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Virtual Perspectives Lecture: Careers in Engineering

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WEDNESDAY 16 JUNE

On Wednesday 16 June, the Girls’ Division will stage its next ‘Perspectives’ Lecture, at which a panel of speakers will talk about the opportunities and challenges of a career in engineering. The panel – including Old Girls Khadijah Ismail (Class of 2017), a BAe Aerospace Engineering Apprentice and Arkwright Scholar, Radhika Sharma (Class of 2015), a Mechanical Engineer at the British Antarctic Survey and Amy Williams (née Worsell, Class of 1997), a Chartered Civil Engineer with Highways England – will draw upon their range of experience to reflect upon the diverse range of career choices within the sector and the skills required to succeed.    

The lecture is free to attend, and will take place from 7-8pm via Zoom. To attend the lecture, which is open to all pupils in Year 10 and above, parents, Alumni, all other members of the School and members of the local community, please register at https://bit.ly/2S6XUmz to receive the Zoom link on the day.  

Speaker Bios 

Khadijah Ismail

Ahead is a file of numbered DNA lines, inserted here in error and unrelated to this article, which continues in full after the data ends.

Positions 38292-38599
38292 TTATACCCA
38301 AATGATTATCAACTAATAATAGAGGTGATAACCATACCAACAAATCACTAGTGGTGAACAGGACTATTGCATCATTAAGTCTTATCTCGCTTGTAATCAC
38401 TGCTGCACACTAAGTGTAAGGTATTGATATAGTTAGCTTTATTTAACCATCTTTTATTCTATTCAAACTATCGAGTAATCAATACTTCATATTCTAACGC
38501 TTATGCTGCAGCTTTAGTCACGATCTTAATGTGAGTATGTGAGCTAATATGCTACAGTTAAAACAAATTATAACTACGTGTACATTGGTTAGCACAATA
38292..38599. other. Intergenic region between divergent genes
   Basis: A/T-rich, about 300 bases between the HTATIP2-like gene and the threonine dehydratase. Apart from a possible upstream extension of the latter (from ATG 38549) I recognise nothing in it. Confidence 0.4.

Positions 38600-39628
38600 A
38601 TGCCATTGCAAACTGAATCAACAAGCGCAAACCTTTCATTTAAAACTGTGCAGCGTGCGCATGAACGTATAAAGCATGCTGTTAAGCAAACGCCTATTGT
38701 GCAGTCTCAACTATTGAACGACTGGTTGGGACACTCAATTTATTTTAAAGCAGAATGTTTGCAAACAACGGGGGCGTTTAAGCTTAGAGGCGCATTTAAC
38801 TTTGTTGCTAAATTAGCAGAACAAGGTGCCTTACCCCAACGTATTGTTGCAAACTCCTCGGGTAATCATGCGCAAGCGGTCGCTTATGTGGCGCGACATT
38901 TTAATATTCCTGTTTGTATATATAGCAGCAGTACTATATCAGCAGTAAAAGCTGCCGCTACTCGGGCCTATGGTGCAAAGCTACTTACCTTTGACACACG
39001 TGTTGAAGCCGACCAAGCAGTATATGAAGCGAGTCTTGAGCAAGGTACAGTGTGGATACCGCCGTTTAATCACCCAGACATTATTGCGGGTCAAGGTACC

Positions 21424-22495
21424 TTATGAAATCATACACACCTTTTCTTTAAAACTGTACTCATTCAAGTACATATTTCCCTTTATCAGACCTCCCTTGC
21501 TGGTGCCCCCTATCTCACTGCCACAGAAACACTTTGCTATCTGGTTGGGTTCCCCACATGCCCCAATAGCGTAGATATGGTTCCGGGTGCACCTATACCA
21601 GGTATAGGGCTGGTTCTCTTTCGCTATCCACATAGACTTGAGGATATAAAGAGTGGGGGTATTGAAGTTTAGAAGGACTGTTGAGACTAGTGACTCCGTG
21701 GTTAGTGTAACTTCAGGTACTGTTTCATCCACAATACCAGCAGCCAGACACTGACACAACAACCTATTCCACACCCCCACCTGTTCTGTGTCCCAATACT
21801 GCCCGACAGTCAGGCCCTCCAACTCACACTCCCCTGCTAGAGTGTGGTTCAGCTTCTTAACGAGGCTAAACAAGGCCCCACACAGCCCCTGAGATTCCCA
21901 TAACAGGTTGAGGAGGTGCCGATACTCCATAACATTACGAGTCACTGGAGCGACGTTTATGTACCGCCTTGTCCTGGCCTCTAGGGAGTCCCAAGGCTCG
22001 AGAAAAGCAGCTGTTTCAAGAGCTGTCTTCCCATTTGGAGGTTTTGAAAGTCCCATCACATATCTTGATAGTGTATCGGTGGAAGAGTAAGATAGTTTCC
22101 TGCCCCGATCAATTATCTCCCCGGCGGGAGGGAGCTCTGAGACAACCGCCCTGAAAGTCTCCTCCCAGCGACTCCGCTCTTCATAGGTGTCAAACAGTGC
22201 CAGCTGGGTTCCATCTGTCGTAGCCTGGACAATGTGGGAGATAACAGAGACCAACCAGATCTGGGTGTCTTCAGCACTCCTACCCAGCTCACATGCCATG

Khadijah is a 4th year engineering degree apprentice currently working in the aerospace sector. She has worked on a number of engineering projects and hopes to continue advocating for women in engineering. She recently secured an Engineering Leaders Scholarship from the Royal Academy of Engineering and hopes to use the funding to further her personal development as well as travelling to Nepal to research solar power. 

Radhika Sharma 

Radhika joined Bolton School in Year 3 (2004) and left at the end of Sixth Form in 2015. She went on to study Mechanical Engineering (MEng) at Newcastle University, graduating in 2019. After working in inkjet printing for a while, in January 2021 she started work as a Mechanical Engineer with the British Antarctic Survey.  In her spare time she plays lacrosse, and volunteers with a local community kitchen and as a STEM ambassador. 

Amy Williams (née Worsell)  

Amy spent seven years at Bolton School, which provided her with a great springboard towards the  achievement of her Masters in Civil Engineering at the University of Manchester.  Since graduation, she has worked in both the public and private sector, on site and in the office, in a nuclear power station, high up underneath major motorway bridges and out in the countryside on smaller structures. Amy became a Chartered Civil Engineer in 2006 and is now a senior manager at Highways England.

Despite her primary qualifications being in engineering, she now spends a fair bit of time managing business change projects, but does enjoy getting back to engineering when she gets chance. Amy is married to another civil engineer and has two children who, like it or not, regularly get to understand the engineering behind the infrastructure they rely upon. 

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